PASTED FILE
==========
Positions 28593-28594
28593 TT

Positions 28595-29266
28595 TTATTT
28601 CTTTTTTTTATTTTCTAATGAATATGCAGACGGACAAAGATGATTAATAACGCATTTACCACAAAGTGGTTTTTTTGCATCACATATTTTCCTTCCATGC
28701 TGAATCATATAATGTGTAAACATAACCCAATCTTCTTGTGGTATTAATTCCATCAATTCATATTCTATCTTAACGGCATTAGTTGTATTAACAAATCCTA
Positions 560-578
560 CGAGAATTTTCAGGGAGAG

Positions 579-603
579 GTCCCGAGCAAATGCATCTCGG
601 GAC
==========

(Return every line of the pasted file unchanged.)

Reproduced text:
Positions 28593-28594
28593 TT

Positions 28595-29266
28595 TTATTT
28601 CTTTTTTTTATTTTCTAATGAATATGCAGACGGACAAAGATGATTAATAACGCATTTACCACAAAGTGGTTTTTTTGCATCACATATTTTCCTTCCATGC
28701 TGAATCATATAATGTGTAAACATAACCCAATCTTCTTGTGGTATTAATTCCATCAATTCATATTCTATCTTAACGGCATTAGTTGTATTAACAAATCCTA
Positions 560-578
560 CGAGAATTTTCAGGGAGAG

Positions 579-603
579 GTCCCGAGCAAATGCATCTCGG
601 GAC